Thursday, 24 January 2013 15:49

Boss Moves on a Budget

Following your passions and ultimately becoming a better you often means gaining access to new industries and professionals. Networking plays an essential role in embarking on a new career path or branching out on one's own, but coffee and dinner dates quickly add up for those with lean wallets and even tighter budgets. Yet with a little creativity and open mindedness, all hope is not lost when networking on a budget. In fact, suggesting out-of-the-box meeting locations and attending free local events demonstrates resourcefulness and a willingness to experiment. Whether contemplating a new opportunity, looking to enhance your current career path, or simply trying to make new friends, consider these low cost, yet effective networking ideas. 1. Great Minds Think Alike "Neighbors getting together to learn something do something share something" is the main goal of Meetup.com, an online platform that allows users to create groups around common interests and organize local gatherings. From Young Lesbian Professionals to Alpine Hiking & Climbing, this enterprising website provides users with countless opportunities to meet individuals from a diverse array of industries and personal interests. One can find virtually any professional group, but if a specific area of interest is not covered, users…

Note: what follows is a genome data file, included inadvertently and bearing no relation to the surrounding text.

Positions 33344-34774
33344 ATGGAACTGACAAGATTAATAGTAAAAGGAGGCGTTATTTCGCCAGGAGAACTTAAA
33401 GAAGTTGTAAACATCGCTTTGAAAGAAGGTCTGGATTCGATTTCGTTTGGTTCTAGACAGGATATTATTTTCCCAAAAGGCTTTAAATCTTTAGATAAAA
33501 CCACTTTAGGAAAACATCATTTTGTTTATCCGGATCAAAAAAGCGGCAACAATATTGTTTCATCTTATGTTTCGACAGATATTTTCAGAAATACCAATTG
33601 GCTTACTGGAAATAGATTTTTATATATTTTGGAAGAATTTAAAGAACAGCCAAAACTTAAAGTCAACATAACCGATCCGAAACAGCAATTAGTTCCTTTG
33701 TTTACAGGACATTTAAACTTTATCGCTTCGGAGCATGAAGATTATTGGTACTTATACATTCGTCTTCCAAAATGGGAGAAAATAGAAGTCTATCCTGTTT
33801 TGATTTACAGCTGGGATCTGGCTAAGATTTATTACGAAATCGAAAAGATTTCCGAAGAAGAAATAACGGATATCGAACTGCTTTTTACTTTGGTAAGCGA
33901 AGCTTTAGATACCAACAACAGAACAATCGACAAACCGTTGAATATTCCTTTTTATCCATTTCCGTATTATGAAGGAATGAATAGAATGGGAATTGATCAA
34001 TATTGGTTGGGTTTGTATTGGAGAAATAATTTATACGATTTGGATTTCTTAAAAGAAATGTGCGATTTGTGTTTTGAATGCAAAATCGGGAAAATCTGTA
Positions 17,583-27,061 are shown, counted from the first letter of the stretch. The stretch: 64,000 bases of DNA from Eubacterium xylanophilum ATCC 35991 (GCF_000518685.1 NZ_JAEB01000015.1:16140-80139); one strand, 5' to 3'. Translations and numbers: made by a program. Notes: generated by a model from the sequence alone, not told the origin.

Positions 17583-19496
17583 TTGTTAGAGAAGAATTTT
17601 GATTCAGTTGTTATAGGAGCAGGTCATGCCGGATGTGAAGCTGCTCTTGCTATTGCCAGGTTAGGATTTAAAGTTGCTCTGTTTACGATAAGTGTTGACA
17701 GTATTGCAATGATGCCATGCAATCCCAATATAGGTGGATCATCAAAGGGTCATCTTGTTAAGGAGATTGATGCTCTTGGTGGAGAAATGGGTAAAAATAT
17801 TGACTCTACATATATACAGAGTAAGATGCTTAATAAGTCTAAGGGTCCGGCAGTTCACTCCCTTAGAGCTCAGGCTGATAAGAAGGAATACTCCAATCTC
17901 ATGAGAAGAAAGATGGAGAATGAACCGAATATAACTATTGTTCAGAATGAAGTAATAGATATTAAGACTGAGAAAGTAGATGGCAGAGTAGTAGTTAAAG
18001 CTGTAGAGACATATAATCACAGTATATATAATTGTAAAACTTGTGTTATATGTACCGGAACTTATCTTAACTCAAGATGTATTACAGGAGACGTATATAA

Wednesday, 23 January 2013 16:10

Pray for Your 'Enemies' At the Work Place

There is always a moment at church on Sunday when the Pastor instructs the congregation to pray for their enemies. Pastor begins to run down a list of said enemies from family, to friends to ex-lovers and even co-workers and supervisors on the job. I always pray for that ex-boyfriend and what not, because 9 times out of 10, said ex-boyfriend may have been a little "touched" by evil, however, I had never experienced an enemy at a job, so I could not relate. Where does this enemy come in? You go to work, you do your job, you collect your pay, you go home! I have never been one to strike up meaningless conversation and/or entertain co-workers once off the clock, so I figured this message from Pastor just never has and never will apply to me. Of course that was until... I worked for a law firm and was hired to manage their case load in a particular jurisdiction. I worked solo initially and then they hired a junior associate to come on-board to assist with the increase in work load. Things were going great, the associate was pleasant and a hard worker. I was offered a promotion…